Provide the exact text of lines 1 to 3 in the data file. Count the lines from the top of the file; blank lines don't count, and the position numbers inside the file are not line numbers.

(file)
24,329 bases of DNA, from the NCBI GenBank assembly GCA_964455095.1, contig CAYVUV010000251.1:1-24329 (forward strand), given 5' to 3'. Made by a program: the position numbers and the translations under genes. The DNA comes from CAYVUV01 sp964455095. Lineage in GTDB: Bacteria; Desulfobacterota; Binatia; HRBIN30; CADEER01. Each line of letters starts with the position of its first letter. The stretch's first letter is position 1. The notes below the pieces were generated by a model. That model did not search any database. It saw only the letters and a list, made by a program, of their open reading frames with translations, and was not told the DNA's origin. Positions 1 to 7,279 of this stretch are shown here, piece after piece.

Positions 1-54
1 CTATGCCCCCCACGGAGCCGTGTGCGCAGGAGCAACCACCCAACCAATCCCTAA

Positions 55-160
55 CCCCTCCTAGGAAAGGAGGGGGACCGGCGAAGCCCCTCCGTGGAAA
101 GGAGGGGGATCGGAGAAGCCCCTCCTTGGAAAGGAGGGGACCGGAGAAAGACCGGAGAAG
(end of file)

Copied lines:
24,329 bases of DNA, from the NCBI GenBank assembly GCA_964455095.1, contig CAYVUV010000251.1:1-24329 (forward strand), given 5' to 3'. Made by a program: the position numbers and the translations under genes. The DNA comes from CAYVUV01 sp964455095. Lineage in GTDB: Bacteria; Desulfobacterota; Binatia; HRBIN30; CADEER01. Each line of letters starts with the position of its first letter. The stretch's first letter is position 1. The notes below the pieces were generated by a model. That model did not search any database. It saw only the letters and a list, made by a program, of their open reading frames with translations, and was not told the DNA's origin. Positions 1 to 7,279 of this stretch are shown here, piece after piece.

Positions 1-54
1 CTATGCCCCCCACGGAGCCGTGTGCGCAGGAGCAACCACCCAACCAATCCCTAA